UC Berkeley anthropology and public health researchers secure $3.1 million NIH grant to combat dengue fever in Peru

February 23, 2024

UC Berkeley Anthropology Professor James Holston and Public Health immunologist Dr. Josefina Coloma have been awarded a $3.1 million, 5-year grant from the National Institute of Allergy and Infectious Disease of the National Institutes of Health to combate dengue virus in Peru.

The grant will fund “Proyecto Tariki”, a research initiative developed by Professor Holston and Dr. Coloma in collaboration with co-principal investigators Dr. Valerie Paz-Soldan, a social epidemiologist based at Tulane University and in Lima, Peru, and Dr. Amy Morrison, an entomologist based at UC Davis and in Iquitos, Peru. The project seeks to reduce the risk of dengue virus infection and improve health outcomes for dengue fever in the Peruvian Amazonian city of Iquitos. 

Dengue virus infection is a devastating public health burden in Latin America, where a recent epidemic coincided with the COVID-19 pandemic. The disruption of health interventions and the challenges posed by community fatigue, changing risk patterns, and the dissemination of false information highlight the urgent need for a new paradigm in public health responses. 

Project Tariki proposes such a paradigm change through the use of new digital technologies (the platform DengueChat) and direct democratic assemblies of neighborhood residents. Developed by the Social Apps Lab at UC Berkeley’s Department of Anthropology a decade ago, DengueChat aims to mobilize residents to take preventative and sustainably “green” control measures in their own homes through the identification and elimination of mosquito breeding sites; enhance surveillance of disease vectors; promote the rapid triage and management of febrile cases (with rapid diagnostic tests); improve data exchange; and incorporate implementation science. It has proved to be highly effective in reducing the spread of mosquito-borne diseases, and was deployed successfully to reduce dengue risk in Nicaragua and Paraguay.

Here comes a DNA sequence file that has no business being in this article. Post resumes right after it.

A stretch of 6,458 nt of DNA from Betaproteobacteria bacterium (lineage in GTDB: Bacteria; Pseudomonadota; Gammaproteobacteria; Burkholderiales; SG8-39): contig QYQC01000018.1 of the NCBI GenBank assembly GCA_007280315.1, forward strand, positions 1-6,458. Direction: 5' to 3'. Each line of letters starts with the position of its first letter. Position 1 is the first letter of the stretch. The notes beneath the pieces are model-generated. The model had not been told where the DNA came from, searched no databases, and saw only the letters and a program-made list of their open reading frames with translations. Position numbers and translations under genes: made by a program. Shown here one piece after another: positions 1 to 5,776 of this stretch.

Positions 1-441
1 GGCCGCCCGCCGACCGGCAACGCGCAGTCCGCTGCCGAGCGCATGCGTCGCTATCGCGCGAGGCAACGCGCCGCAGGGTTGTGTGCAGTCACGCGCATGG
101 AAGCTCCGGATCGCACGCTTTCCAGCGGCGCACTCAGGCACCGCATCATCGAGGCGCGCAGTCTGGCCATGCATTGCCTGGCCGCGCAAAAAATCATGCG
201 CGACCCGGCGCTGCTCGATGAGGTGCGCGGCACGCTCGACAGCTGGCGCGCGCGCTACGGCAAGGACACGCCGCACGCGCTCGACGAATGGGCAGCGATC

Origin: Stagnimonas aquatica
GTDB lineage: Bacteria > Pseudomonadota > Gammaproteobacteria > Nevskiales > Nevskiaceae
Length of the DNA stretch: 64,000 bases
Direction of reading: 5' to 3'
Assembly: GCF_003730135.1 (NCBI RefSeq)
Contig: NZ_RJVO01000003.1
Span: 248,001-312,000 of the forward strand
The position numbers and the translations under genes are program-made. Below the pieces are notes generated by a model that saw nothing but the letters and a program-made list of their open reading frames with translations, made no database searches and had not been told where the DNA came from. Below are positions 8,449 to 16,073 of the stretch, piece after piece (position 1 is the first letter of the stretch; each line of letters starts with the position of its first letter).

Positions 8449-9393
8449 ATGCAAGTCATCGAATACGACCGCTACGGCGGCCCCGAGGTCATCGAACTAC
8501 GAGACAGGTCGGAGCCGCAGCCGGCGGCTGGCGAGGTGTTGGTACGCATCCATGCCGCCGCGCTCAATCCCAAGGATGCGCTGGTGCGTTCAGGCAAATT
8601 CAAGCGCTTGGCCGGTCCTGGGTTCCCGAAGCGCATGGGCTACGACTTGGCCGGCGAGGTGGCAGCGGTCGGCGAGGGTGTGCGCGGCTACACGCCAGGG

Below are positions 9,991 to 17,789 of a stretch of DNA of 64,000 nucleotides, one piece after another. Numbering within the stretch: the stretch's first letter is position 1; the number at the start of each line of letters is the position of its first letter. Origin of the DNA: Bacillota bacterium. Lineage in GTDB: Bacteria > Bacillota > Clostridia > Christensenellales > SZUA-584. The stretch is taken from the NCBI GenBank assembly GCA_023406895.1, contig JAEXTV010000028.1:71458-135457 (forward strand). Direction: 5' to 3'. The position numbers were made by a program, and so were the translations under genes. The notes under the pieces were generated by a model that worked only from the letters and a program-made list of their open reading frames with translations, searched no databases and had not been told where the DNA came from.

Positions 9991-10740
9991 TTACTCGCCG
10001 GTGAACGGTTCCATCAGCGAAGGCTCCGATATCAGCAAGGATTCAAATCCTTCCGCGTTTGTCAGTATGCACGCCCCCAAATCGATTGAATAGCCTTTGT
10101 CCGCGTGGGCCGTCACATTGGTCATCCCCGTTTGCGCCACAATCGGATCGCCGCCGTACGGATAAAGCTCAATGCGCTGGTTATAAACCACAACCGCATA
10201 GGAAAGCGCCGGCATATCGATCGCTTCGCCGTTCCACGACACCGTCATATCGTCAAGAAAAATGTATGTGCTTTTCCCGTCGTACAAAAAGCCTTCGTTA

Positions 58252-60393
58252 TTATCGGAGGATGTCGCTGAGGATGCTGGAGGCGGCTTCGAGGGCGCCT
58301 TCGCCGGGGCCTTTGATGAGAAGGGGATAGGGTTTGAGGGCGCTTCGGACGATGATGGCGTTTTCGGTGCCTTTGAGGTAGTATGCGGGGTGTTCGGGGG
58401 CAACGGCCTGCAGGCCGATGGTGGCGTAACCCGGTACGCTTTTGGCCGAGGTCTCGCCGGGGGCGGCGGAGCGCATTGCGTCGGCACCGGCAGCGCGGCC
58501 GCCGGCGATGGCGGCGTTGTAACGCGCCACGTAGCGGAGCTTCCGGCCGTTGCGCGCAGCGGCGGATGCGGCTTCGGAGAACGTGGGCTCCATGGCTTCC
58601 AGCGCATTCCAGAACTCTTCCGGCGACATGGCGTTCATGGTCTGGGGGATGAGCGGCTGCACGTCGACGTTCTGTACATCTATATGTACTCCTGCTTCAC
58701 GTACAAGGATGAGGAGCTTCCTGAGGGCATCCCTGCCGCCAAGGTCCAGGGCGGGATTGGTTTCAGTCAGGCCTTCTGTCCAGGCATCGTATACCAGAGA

DengueChat empowers citizens directly affected by the spread of these diseases by allowing them to self-report both the identification and the elimination of the breeding sites of the mosquito that transmits the disease virus. Their self-reported data instantly populates into the app for all to see. Government health programs in regions affected by dengue virus have generally failed to limit the spread of disease through chemical-based vector control (e.g., fumigation and larvicides). As this failure is a political liability, Holston said, governments also deny epidemics and manipulate data. By contrast, DengueChat is designed to allow citizens to develop and exercise their own agency in reducing the risk of dengue infection without chemicals.   

“People in these communities have shown they've got what it takes to lead this project, handling tasks like gathering information, putting protocols into action, and getting rid of the health threat,” he said. “These accomplishments disprove the idea that folks without advanced education can't manage their own health. Allowing residents to take charge in these situations not only breaks down stereotypes but also gives people a sense of power and belief in their ability to control their health – something that's empowering for everyone involved."

For example, Professor Holston explained, neighborhoods that used DengueChat in the Nicaraguan pilot study that Holston and Coloma conducted saw a reduction of approximately 44% in the mosquito vector that transmits the disease. But neighborhoods that did not use DengueChat experienced a 500% increase during one epidemic year.

With the NIH grant, Project Tariki intends to scale up its success from the pilot study to an entire city. It will now be adapted for the new context of Iquitos as an open-source platform available to the Peruvian Ministry of Health. Over the next five years, the project’s focus will be on demonstrating a reduction in the risk of dengue virus infection and improving health outcomes. The UC Berkeley-led research team envisions the project's success leading to its expansion into new cities, with the platform's modules adapted for other infectious diseases. The NIH grant's impact, coupled with the integration of implementation science, positions Project Tariki as a transformative initiative in the realm of public health.